I am not stretching the truth when I say I am not a great cook. I don't even consider myself a good cook...most of the time.
But every once and again I surprise even myself!
Having mastered cookies, after forgetting to put oatmeal in my oatmeal raisin cookies and having to call my mom, in tears, to ask why mine didn't look like hers always did. She had me read through the recipe with her, I continued to bake while I went over it, when we got to the last item on the list of ingredient's, and the last batch in the oven to bake, it dawned on me that I had forgotten, the most important ingredient. She taught me to laugh and try again.
I have totally given up on any kind of jam making, except for freezer jam. Strawberry and raspberry to be exact.
Yes I have a story for that too.
After conquering cookies, I got the hair brained idea, a few years later, to try my hand at peach jam.
Not a good thing.
But it did turn out to be pretty good syrup. We used it on pancakes and ice cream. for a couple of years.
Then a whole lot of years later, I got the jam making itch again. This time I thought I would make apricot jam with a nut floating in it like my Grandma used to make. Just like my mom's story had told me, how good it was and how much fun they had seeing who would get the treat of getting the nut.
I got a bushel of apricots, jam bottles, and all the necessities for the project. Called my mom, before starting for a few pointer's, then went to work.
She called me the next day to see how it turned out.
Informing her that I would never again, in this life, undertake such a project, she inquired about it. I told her it took stinking long to stand there at the sink and peel all the skins off those little things! She laughed so hard I could almost hear the tear's dripping off her chin! Upon regaining some of her composure, she choked out that you don't peel them you just cut off the bad parts and leave the rest on and blend them along with the fruit.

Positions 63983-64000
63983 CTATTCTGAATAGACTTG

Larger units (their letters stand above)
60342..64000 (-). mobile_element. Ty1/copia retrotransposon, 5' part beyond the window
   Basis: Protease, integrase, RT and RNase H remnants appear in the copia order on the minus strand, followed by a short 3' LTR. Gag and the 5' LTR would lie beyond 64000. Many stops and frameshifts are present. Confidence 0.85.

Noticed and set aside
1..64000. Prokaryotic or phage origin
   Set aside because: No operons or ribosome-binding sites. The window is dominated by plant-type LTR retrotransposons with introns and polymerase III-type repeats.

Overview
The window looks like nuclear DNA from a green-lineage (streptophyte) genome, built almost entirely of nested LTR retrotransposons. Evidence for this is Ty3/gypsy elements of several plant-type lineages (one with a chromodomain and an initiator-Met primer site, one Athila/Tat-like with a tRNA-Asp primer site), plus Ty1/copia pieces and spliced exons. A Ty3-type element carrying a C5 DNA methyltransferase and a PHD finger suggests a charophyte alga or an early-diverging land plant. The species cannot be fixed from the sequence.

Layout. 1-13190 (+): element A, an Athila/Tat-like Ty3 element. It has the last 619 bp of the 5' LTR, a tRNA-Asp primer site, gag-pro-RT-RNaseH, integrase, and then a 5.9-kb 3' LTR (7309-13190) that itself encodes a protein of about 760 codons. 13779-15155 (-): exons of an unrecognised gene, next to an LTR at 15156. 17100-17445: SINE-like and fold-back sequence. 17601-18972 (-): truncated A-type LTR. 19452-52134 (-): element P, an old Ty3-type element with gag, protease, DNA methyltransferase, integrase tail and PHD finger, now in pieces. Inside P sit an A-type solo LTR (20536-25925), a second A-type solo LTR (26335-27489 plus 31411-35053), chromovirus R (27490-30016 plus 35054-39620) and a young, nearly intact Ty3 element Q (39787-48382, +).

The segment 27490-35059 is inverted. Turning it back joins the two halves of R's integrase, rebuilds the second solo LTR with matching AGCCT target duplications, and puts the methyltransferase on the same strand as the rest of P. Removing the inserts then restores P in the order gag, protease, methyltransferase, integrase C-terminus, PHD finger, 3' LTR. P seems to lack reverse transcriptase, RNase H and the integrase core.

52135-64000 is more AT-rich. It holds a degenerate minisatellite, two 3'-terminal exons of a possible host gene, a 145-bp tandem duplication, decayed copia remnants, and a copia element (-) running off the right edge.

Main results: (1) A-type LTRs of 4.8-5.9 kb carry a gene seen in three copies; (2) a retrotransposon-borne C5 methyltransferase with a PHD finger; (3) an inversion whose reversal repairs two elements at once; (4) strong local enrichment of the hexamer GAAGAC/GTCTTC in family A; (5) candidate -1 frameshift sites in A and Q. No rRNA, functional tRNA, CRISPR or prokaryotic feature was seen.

The skinless apricot syrup was, again, used for pancakes and ice cream, until it too was used up.
Freezer jam, I can do and it works every time. I'm sticking with that.
So you can imagine my surprise when I cook something and it works out, looks good and tastes good too.
Another confession here is that I like the taste of bell pepper's but I don't like the texture of eating them. Also I don't much care to eat them stuffed. It seems it's always just a fancy way to slip a meatloaf past unsuspecting folks.
But years and years ago.
Back to the cookie lesson day's.
I was at a group luncheon where a different kind of stuffed peppers were served, along with the recipes for them. I tried the one I liked best, at home, and they turned out good.
I put the recipe up and forgot about it until the other day.
I dug through my oldest recipe gathering folder searching for 'Ham and rice stuffed peppers'. I couldn't find it, so I googled it. And between all of them I sort of came up with my own.
I bought 8 of the biggest bell peppers I could find, in red and green, then to work I went.
I still think they are the perfect way to eat a Summer stuffed bell pepper.
I can't tell you amounts of ingrediants, but I can give you the list of them.
Precooked rice. Diced ham, greated colby jack cheese, sauted onion, celery, zuchinni (because I had a lot of them). I mixed all that up in a big bowl and stuffed 2 pepper's (Because I'm allergic to them), then I added fresh from the garden diced tomatoes to the rest. I cleaned out the seeds and white stuff from the peppers and rinsed them out and let them drain, before stuffing them. Then I put them in a cake pan (my 2 in a bread loaf pan), and filled the bottom with water, up to a little over half way up the peppers. Baked at 325 degrees for 30 minutes.
I'm not a great cook. But every once and again I surprise even myself :)
p.s. Honey ate my bell pepper's for me and let me eat just the middles ;)